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Beach's Pneumatic Subway

- Franny Wentzel - Wednesday, April 8th, 2009 : goo

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Mention of the Vacuum Train article brings to mind Alfred Ely Beach's demonstration pneumatic railway of the 1870s.

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Constructed in secrecy over 58 days across from City Hall Park, this futuristic system used compressed air blowers to whisk passengers the grand total of one block's distance between Warren and Murray streets.

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Beach used a shield system to dig out his tunnel original that he claimed was a a pneumatic tube package delivery system to get around Tammany Hall.

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Contemporary photo of the tunnel;

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Sketches of the completed demonstration system

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Passengers trying the new system. Any money collected was given to charity as the company had no franchise yet.

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The system never got beyond the prototype stage and was shut down after a few years. New York suffered for decades with a smelly sooty elevated railroad system before subway took root in the next century.

In 1912 the building above the terminal burned down and parts of the tunnel were unearthed.

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Modern construction has removed virtually all traces of the system - but I'm sure one of you Citynoiser would like to prove me wrong ;0)

This article has been viewed 32515 times in the last 5 years

adam: Great article!

CartLegger: 8th Apr 2009 - 13:49 GMT

Yep. It really belongs here. Wish we could find it!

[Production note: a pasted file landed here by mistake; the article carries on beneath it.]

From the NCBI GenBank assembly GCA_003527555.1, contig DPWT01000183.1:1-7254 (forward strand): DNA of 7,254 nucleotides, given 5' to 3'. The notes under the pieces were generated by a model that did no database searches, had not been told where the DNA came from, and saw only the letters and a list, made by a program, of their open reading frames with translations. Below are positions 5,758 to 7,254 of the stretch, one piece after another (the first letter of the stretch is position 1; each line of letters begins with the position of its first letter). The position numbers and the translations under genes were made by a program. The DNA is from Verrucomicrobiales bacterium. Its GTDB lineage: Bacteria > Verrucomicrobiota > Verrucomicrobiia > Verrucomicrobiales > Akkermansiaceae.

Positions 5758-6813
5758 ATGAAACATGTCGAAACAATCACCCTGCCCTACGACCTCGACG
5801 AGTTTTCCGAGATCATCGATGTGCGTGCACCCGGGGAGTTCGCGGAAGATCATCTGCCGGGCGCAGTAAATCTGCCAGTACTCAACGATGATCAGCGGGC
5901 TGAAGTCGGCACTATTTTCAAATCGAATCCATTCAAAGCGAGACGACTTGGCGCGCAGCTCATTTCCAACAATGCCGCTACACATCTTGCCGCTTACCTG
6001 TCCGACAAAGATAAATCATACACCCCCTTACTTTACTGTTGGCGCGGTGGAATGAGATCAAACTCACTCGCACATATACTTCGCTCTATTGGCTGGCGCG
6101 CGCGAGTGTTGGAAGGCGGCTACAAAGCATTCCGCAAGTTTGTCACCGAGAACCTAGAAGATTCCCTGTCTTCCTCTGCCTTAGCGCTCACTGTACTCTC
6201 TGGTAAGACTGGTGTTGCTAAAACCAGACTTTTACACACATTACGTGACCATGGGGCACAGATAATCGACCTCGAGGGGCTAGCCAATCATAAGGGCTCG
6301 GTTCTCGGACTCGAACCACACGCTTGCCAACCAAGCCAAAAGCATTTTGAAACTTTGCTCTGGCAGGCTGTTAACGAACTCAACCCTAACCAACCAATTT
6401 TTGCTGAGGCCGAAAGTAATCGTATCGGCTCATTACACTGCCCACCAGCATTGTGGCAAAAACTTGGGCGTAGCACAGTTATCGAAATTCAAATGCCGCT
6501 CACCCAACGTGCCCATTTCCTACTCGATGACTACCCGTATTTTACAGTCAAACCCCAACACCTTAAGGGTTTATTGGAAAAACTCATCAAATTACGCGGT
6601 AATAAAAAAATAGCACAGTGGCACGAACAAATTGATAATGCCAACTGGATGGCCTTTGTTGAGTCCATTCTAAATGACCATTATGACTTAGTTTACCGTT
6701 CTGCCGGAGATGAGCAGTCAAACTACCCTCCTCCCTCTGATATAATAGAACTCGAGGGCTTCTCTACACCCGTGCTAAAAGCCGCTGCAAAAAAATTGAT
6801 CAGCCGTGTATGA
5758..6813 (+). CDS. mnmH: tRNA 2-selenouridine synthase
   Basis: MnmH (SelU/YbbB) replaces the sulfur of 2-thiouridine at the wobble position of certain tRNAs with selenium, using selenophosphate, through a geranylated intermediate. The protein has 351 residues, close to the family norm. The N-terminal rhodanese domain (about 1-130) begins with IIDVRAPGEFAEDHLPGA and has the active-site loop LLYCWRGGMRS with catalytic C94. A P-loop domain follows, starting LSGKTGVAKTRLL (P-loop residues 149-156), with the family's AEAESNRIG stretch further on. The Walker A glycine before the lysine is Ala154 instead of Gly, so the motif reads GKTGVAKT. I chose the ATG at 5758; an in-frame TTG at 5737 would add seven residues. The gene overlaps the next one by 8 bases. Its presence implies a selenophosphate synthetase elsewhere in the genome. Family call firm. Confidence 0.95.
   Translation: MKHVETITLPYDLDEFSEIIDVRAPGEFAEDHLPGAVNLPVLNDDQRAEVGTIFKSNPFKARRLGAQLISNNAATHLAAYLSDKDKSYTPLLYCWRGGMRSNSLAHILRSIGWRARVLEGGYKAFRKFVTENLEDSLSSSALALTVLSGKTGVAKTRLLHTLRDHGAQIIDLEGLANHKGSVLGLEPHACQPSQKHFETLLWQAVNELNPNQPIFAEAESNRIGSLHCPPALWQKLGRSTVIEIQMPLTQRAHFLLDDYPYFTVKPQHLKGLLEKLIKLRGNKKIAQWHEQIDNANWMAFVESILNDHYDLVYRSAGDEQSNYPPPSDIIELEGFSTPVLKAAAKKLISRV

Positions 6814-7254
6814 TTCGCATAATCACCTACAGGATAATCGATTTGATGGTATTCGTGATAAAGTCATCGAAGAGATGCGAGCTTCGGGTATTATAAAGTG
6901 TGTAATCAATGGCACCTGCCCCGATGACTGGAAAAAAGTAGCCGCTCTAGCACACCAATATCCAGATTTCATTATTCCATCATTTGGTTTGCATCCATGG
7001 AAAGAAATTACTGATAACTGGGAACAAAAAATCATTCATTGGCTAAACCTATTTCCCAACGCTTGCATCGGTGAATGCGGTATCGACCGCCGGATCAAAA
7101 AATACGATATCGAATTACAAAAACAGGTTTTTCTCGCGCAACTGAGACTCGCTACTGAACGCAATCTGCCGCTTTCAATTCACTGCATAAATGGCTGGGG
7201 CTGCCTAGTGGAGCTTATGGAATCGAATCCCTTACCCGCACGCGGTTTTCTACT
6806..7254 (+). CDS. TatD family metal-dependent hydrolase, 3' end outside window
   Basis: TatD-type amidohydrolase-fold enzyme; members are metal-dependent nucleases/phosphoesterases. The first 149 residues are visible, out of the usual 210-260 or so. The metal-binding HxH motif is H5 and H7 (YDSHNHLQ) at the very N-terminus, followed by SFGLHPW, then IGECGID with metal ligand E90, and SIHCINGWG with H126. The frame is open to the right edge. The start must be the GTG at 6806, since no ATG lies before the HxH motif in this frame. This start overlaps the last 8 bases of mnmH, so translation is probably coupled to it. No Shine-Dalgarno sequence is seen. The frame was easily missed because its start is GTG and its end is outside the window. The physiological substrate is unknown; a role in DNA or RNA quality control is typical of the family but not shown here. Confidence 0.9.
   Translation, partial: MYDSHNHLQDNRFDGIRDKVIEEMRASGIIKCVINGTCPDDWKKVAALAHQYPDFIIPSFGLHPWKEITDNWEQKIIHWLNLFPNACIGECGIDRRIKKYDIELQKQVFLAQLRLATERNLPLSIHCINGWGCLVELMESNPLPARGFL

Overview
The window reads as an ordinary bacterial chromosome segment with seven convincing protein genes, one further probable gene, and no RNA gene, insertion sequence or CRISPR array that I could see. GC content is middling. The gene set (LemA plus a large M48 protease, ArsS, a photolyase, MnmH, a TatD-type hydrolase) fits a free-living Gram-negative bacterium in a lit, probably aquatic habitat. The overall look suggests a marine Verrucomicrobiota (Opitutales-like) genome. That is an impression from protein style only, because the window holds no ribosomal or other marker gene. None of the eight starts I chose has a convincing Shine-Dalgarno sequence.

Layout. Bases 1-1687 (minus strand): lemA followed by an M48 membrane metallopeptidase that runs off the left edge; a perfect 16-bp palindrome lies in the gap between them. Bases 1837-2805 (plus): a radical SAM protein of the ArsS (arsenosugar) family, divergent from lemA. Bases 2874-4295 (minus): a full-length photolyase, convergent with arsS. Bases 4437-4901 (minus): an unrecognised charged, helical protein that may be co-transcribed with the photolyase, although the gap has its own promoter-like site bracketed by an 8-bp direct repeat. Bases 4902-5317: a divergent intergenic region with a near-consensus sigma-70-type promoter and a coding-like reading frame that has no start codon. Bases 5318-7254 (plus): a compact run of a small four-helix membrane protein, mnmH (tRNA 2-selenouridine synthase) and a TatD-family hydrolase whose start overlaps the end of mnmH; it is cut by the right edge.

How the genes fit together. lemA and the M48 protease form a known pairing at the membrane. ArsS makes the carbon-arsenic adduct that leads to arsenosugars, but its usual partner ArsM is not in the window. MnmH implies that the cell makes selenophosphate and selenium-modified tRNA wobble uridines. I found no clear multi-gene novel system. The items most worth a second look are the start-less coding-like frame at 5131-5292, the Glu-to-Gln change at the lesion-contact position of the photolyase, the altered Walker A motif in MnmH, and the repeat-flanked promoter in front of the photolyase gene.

The real issue of Beach's subway is not the nature invention, but the stubborn determination on the part of Tammany Hall not to allow a subway to compete with the elevated track's monopoly.

Reminds me a bit of today's stubborness as concerns bridge tolls.

Franny Wentzel: 8th Apr 2009 - 13:57 GMT

Once The State has an open pathway to your pocketbook it's hard as hell to close it again.

JoeyD: 8th Apr 2009 - 14:08 GMT

I think it is amazing how important that pneumatics have remained and how conceptually ahead of its time a system like this could have been

Peter: 8th Apr 2009 - 14:13 GMT

totally... it was like the victorian version of .

nice post franny- thanks for coming through with this one! its got me itching to find out if any remnants of it are still around, despite the fact that all sources so far point to no, heh.

Franny Wentzel: 8th Apr 2009 - 14:27 GMT

Here's a picture of the building fire that exposed the tunnel entrance...

image 32240

Amazing that they were able to save the middle tower with that kind of damage.

Joe Brennan: 8th Apr 2009 - 19:08 GMT

Franny: Would it hurt to credit the source of all these images? Besides finding the originals in many different publications and laying them on a scanner I had to do digital cleanup to make them look this good. Way more than anyone wants to know is at

CartLegger: Actually state Senator Tweed introduced the first bill in favor of Beach in 1870. It was in the newspapers. Probably Tweed was going to supply the laborers from constituents in his district, and possibly get some stock, but I am guessing on his motives. By 1872 Beach was telling a new story about Tweed opposing him, which many people since then have repeated, so that he would get support from the reform people.

Sean Hopkins: 8th Apr 2009 - 20:39 GMT

These pictures are on the wall in the Subway (sandwich place) near me. I am enlightened.

Franny Wentzel: 8th Apr 2009 - 21:48 GMT

A thousand apologies. I'd linked to the Wiki article so people would have links to all the sources I'd gone through. Yours was the first of theirs. Wish there was a cleaner way to do hyperlinks on this blog.

A reprint of an 1870s article.

Anais NIN: Public-domain photos are public-domain.

tyrant: very nice article

i don't have a name: 6th Oct 2009 - 21:46 GMT

I agree with CartLegger.
They should open and extend the pneumatic tube as a museum piece or something.

97: america should use a pneumaric railway as transport

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